Diffuse intrinsic pontine gliomas (DIPG) are lethal pediatric brain tumors with no treatments. In order to develop cures we need to understand their biology. Cancers survive on fuel to generate energy to support their uncontrolled proliferation. One of the fundamental nutrients that drive the energy production is the amino acid glutamine. How glutamine is taken up and metabolized by DIPG tumor cells is not know. Further it is not known if inhibiting cancer cells from taking up and metabolizing this fuel is therapeutic. To address this significant gap in our knowledge, Dr. Venneti is studying glutamine metabolism in DIPG cancer cells and evaluating inhibition of glutamine metabolism as a potential therapeutic strategy. This grant is made with generous support from the McKenna Claire Foundation established by the Wetzel family in memory of their daughter, McKenna. Their mission is to cure pediatric brain cancer by raising awareness, increasing community involvement and funding research.

Patrick Grohar M.D., Ph.D.
Funded: 07-01-2017 through 06-30-2018
Funding Type: Research Grant
Institution Location: Grand Rapids, MI
Institution: Van Andel Research Institute affiliated with Helen Devos Children's Hospital, Spectrum Health Hospitals

The goal of this study is to develop new therapies for Ewing sarcoma by targeting a protein called EWS-FLI1. Many people believe that the key to improving outcomes for Ewing sarcoma patients is to develop new drugs that block EWS-FLI1. In order for this to be successful, there is a need to understand exactly what happens to the Ewing sarcoma cell when EWS-FLI1 is turned off. Dr. Grohar is using the latest technology to both characterize the consequence of EWS-FLI1 silencing and identify novel compounds that turn EWS-FLI1 off.

David Kirsch M.D., Ph.D.
Funded: 07-01-2017 through 06-30-2018
Funding Type: Research Grant
Institution Location: Durham, NC
Institution: Duke University Medical Center affiliated with Duke Children's Hospital & Health Center

Diffuse intrinsic pontine glioma, also referred to as brainstem glioma, is a pediatric cancer that accounts for the majority of deaths from brain tumors in children. Although radiation therapy is the standard of care for brainstem gliomas, the median survival of children with this tumor type is less than one year from diagnosis. In order to improve the treatment of these patients, Dr. Kirsch's team is using a model of brainstem glioma that can be used to evaluate the effectiveness of new therapies. Using this model, they are testing whether removing a protein called ATM, which is the target of drugs now entering clinical trials, will enhance radiation sensitivity in brainstem gliomas. They hypothesize that deleting this target, when given in combination with radiation therapy, will increase the number of tumor cells killed by radiation and will therefore improve survival in brainstem gliomas when they have a specific gene mutation commonly found in this childhood brain tumor. If successful, these studies will inform the design of future clinical trials testing this strategy in children with brainstem gliomas. This grant is named for Hannah’s Heroes, a St. Baldrick’s Hero Fund created in honor of Hannah Meeson and pays tribute to her fight by raising awareness and funding for all childhood cancers because kids like Hannah “are worth fighting for.”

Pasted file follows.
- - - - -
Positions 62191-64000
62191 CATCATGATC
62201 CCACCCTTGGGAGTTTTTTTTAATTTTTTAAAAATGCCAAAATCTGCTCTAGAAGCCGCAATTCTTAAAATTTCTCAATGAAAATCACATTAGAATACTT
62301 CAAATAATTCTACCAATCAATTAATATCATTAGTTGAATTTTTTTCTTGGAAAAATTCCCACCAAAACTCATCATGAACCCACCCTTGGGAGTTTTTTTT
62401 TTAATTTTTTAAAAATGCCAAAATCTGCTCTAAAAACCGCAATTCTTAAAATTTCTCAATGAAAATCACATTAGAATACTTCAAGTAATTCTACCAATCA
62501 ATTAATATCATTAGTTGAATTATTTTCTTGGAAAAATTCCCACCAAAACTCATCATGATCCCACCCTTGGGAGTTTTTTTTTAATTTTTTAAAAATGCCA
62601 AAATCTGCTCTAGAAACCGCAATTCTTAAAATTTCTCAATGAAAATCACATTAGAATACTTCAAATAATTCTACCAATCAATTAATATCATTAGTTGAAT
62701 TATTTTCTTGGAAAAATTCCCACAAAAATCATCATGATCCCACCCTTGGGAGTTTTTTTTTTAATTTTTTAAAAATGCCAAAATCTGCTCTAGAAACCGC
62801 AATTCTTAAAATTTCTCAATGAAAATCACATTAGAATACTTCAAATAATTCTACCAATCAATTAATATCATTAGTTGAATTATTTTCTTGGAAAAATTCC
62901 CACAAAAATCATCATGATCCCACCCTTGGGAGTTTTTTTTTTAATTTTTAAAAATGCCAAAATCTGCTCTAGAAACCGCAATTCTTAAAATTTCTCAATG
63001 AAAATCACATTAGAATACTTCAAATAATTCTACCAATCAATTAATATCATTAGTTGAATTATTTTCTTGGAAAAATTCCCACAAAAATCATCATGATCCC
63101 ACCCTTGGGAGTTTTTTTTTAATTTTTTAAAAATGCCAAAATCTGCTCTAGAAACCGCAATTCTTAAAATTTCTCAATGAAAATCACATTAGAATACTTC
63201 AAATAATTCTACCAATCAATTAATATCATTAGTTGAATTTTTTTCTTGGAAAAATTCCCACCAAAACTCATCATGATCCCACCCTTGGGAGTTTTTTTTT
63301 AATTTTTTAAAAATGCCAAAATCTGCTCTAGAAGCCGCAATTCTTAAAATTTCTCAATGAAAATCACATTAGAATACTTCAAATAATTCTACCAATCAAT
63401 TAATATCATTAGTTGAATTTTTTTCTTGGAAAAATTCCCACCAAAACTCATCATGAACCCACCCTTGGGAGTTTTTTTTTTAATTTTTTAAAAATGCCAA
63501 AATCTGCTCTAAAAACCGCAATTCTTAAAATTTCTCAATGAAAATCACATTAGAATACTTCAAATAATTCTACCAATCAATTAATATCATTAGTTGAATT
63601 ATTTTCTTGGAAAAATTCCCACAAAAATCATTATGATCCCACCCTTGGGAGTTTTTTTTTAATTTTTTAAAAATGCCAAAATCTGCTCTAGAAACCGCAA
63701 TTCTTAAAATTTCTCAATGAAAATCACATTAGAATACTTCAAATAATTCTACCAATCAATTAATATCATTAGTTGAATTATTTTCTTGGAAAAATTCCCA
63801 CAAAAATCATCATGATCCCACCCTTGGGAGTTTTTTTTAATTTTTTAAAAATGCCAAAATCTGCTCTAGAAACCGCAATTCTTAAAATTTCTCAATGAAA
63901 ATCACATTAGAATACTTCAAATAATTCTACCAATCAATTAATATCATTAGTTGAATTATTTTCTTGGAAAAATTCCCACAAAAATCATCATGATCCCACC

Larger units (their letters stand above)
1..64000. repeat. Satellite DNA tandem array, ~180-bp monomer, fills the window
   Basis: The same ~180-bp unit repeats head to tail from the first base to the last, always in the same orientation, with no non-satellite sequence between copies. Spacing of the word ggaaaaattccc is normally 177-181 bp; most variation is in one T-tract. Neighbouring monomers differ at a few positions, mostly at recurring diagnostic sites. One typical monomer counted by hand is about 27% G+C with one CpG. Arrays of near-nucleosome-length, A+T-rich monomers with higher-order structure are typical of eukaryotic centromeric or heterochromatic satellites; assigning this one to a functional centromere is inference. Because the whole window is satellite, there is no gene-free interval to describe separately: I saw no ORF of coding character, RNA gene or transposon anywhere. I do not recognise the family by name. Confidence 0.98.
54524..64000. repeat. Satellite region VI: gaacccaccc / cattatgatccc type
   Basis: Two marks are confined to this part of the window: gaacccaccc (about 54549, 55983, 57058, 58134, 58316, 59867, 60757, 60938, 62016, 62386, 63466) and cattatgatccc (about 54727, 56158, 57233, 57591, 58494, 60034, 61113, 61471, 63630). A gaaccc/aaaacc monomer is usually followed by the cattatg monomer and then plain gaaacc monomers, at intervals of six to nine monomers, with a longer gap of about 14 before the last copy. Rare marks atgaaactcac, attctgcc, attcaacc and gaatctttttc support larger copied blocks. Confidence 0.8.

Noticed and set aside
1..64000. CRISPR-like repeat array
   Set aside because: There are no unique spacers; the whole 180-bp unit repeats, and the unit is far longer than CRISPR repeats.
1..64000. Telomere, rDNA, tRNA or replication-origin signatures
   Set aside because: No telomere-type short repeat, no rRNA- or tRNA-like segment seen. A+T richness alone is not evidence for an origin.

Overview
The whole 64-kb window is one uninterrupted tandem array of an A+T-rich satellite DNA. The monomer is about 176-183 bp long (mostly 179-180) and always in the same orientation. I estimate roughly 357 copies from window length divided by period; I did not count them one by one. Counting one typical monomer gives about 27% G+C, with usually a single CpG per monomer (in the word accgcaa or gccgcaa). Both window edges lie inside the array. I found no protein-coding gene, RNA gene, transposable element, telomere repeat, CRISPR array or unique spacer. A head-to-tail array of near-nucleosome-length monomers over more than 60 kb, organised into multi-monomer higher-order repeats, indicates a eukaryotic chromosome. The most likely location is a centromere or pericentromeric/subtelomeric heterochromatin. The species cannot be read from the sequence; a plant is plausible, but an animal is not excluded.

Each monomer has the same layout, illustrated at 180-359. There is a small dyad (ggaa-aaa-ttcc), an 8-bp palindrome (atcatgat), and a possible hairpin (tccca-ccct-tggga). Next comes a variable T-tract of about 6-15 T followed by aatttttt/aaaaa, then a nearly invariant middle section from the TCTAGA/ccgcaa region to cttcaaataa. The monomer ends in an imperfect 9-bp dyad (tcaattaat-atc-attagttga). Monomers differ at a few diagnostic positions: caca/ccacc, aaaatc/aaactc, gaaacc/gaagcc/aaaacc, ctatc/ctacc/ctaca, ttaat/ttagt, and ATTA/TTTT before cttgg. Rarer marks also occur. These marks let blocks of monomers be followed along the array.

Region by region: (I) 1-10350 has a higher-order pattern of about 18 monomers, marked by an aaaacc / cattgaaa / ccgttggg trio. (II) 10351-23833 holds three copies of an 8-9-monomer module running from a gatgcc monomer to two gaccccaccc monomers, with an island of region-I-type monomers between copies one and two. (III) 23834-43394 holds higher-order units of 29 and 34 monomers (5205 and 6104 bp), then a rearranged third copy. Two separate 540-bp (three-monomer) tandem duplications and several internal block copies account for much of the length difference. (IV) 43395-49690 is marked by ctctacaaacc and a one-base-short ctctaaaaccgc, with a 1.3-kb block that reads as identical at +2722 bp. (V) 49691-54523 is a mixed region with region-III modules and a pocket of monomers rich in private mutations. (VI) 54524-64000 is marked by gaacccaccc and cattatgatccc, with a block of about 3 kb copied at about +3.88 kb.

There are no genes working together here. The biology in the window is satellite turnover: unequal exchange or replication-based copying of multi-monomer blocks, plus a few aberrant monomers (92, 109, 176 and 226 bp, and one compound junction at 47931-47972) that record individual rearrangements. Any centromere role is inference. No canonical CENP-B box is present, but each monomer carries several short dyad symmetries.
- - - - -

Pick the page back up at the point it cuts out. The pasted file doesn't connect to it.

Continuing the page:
Katherine Hyde Ph.D.
Funded: 07-01-2017 through 06-30-2018
Funding Type: Research Grant
Institution Location: Omaha, NE
Institution: University of Nebraska affiliated with Children's Hospital & Medical Center, Nebraska

Acute myeloid leukemia (AML) is a cancer of the immature cells in the bone marrow. One common chromosomal abnormality found in pediatric AML is the inversion of chromosome 16 (inv(16)). Current treatments for inv(16) AML are associated with significant toxicity, as well as serious long-term chronic effects. Therefore, there is a pressing need to develop new, more targeted treatments for children with inv(16) AML. Inv(16) generates a fusion gene called CBFB-MYH11. CBFB-MYH11 causes changes in gene expression, which are the first step in the development of leukemia. Because Cbfb-MYH11 is expressed in all inv(16) leukemia cells, it makes an attractive drug target. Currently, there are no CBFB-MYH11 inhibitors suitable for use in humans. However, it is possible that other proteins cooperate with CBFB-MYH11, some of which may be better drug targets. One potential co-factor is HDAC1. Dr. Hyde's team found that HDAC1 binds CBFB-MYH11 and is required for its activity. They also found that an HDAC1 inhibitor significantly blocks the growth leukemia cells in culture. In this project, Dr. Hyde is testing whether HDAC1 is an important co-factor of CBFB-MYH11 and if HDAC inhibitors effectively target Cbfb-MYH11+ leukemia cells in vivo. These results will have direct clinical implications for children with inv(16) AML.

Emily Bernstein Ph.D.
Funded: 07-01-2017 through 06-30-2018
Funding Type: Research Grant